Our Photos of the Week this time feature 2 examples of tobacco barns taken from the CD-ROM companion to John Michael Vlach’s 2003 book Barns (Norton/Library of Congress). The book and accompanying disc feature black & white photos of barns across the U.S., taken by a variety of photographers, and currently housed the Prints & Photographs Division of the Library of Congress.
Air-cured tobacco barn, Lexington, KY. Marion Wolcott, 1940. (From Library of Congress Prints & Photographs Division)
The photo above shows an air-cured tobacco barn in Lexington, KY and was taken in 1940 by Marion Wolcott. The one below shows a flue-cured tobacco barn (with advertising for Lucky Strike) near Gordonton in Person County, NC. It was taken by Dorothea Lange in 1939.
Flue-cured tobacco barn, Person County, NC. Dorothea Lange, 1939. From the Prints & Photographs Division of the Library of Congress.
The Barns CD-ROM is now available at the Southern Folklife Collection as call # CD-11794.
During a recent cataloging session, we stumbled across this 1953 EP by composer/performer/inventor/poet/philosopher Moondog (born Louis Thomas Hardin, b.1916-d.1999), hidden in between recordings by Dizzy Dean & his Country Cousins and the Circuit Rider Quartet.
Moondog grew up in the Midwest and became blind at age 16 after playing with a dynamite cap. In the 1940s, he moved to New York City, renamed himself after an ex-pet (a dog who liked to wail at the moon), and stationed himself on a Times Square traffic median where he played his own compositions on instruments that he’d designed and built. Some time during the 1950s, increasing crowds at his performances drove him to relocate to a quieter spot near the corner of 53rd Street and 6th Avenue—and to switch from playing music to standing still for eight hours a day, sometimes reading and selling his poetry. He typically carried a spear, wore a Viking helmet, long beard, and a robe he made from pieces of army blankets. (In 1965, the New York Times reported that he’d changed to a green velvet outfit in order to avoid the “G.I. connotations” of the army blankets).
In the meantime, Moondog also recorded a number of albums for Decca, Prestige, and Columbia and gained recognition as a serious avant-garde composer. Improvisations at a Jazz Concert is the only Moondog record on the Brunswick label. It features two of his self-made, self-designed instruments—the oo (a sort of miniature dulcimer) and the trimba (two small triangular drums with a cymbal attached), as well as his characteristically elastic approach to tempo and meter that he sometimes referred to as “snake time.” Billboard magazine called the EP “one of the unusual recordings of the year” when it came out in 1953, the reviewer suggesting that “those who react to rhythm should be intrigued.”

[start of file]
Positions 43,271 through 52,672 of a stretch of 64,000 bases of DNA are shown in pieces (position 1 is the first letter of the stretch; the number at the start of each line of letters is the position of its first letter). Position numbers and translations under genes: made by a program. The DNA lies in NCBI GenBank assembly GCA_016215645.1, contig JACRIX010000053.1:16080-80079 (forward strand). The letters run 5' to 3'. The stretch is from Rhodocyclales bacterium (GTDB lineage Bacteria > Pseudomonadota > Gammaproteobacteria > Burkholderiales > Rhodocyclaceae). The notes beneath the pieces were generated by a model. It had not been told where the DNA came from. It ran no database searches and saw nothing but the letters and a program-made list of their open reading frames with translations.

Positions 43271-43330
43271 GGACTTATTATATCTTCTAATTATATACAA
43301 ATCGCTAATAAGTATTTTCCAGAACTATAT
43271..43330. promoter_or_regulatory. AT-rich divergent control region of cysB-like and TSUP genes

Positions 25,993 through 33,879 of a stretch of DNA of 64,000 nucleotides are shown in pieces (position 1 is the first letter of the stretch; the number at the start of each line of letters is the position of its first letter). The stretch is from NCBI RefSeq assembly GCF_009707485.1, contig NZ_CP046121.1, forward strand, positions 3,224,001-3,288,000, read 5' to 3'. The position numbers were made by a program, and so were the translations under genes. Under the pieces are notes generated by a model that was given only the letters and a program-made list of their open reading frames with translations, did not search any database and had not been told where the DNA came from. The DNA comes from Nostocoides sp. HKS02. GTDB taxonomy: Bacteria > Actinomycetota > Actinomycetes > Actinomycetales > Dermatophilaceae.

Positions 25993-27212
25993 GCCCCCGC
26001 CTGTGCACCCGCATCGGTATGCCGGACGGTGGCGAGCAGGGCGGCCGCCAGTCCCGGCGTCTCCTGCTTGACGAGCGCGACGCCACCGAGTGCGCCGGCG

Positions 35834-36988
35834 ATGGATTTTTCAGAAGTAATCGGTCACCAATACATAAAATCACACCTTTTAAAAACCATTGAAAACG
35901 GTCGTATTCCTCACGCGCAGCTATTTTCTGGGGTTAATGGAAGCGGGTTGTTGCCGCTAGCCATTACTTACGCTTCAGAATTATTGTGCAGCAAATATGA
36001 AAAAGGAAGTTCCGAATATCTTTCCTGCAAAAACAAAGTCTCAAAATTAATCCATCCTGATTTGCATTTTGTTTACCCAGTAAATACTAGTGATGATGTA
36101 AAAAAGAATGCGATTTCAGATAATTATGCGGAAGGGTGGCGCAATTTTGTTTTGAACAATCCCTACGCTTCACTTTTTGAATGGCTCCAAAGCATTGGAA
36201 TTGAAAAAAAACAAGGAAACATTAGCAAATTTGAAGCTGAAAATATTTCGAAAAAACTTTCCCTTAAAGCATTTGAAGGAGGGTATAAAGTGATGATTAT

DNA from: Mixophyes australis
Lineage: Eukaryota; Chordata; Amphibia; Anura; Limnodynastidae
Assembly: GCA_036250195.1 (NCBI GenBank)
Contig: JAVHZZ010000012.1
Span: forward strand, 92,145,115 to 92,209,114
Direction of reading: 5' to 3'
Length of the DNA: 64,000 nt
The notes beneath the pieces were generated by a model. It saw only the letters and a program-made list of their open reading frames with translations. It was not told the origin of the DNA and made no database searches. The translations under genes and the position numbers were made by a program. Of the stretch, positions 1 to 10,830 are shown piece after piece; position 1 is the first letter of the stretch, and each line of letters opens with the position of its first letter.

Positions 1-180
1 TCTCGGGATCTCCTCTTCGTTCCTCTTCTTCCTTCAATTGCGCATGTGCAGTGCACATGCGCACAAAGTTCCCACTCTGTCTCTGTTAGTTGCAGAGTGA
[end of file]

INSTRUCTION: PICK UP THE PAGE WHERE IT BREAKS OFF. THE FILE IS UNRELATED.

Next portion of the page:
We’ve included here an excerpt from Side 1, entitled “Improvisation in 7/4.” The EP is available at the SFC, call no. 78-16420.
A Moondog documentary is soon to be released, the trailer for which is available here: http://thevikingof6thavenue.com/
Newly cataloged and available at the SFC are two releases by Dr. Sam and the Managed Care Blues Band: the full-length album, Minimal Service: CPT 99211, and the single, You Picked a Fine Time to Leave Me Blue Shield (B-side: Mastoid Sally). Liner notes to Minimal Service state that: “These CDs and cassettes are great gift ideas for trade shows, medical conferences, sales reps, party favors, Doctors’ Day, Nurse Day, Nurses Week, Christmas and Chanukah.”
“Dr. Sam” is known in real life as Samuel Bierstock, MD, a practicing physician in Boca Raton, Florida. Since 1996, he has been writing songs on themes of illness, hospital stays, and HMOs, performing and recording them with his blues band in which he sings and plays harmonica. Bierstock and his band have been featured in People Magazine, USA Today and on CNN; they have also mailed their CDs to politicians across the U.S. (including former President Clinton) in order to raise awareness of issues in patient care. The themes tackled by the band are as relevant today as they were in 1990s.
Although, according to the DSATMCBB website, the band’s CDs have been distributed to every member in Congress, the SFC is the only collection listed in Worldcat with copies. In fact, the SFC also appears to be the only repository with holdings in the subject area of “Managed care plans (Medical care) – Songs and music.”
In the track “No Overnight Blues” Dr. Sam sings of a new mother whose insurance company will not pay for an overnight hospital stay.
- Michel Pruvot, Record Musette (1991), CD9567, Southern Folklife Collection
The Southern Folklife Collection has just cataloged a unique collection of French accordion music CDs. Some of them are re-releases of 1930s recordings, primarily accordion-plus-big band arrangements of foxtrots and waltzes. Others come from the 1980s and 1990s and feature the instrument in genres like disco, boogie, and samba.
Especially noteworthy among this group of CDs is the 1991 reissue of the album Record Musette by accordion virtuoso Michel Pruvot (originally released in 1984). Though he is perhaps best known as the host of the French television show Sur un Air d’Accordéon (On the Accordion), Pruvot has also distinguished himself as a repeat winner of the international Accordion Endurance Competition, able to play continuously for over 117 hours.
CD9567, Southern Folklife Collection
Record Musette features a combination of original Pluvot compositions and covers. The clip included here is his interpretation of “Orange Blossom Special,” a song originally for bluegrass fiddle.
The SFC is proud to be the only repository in North America to have a cataloged copy of Record Musette.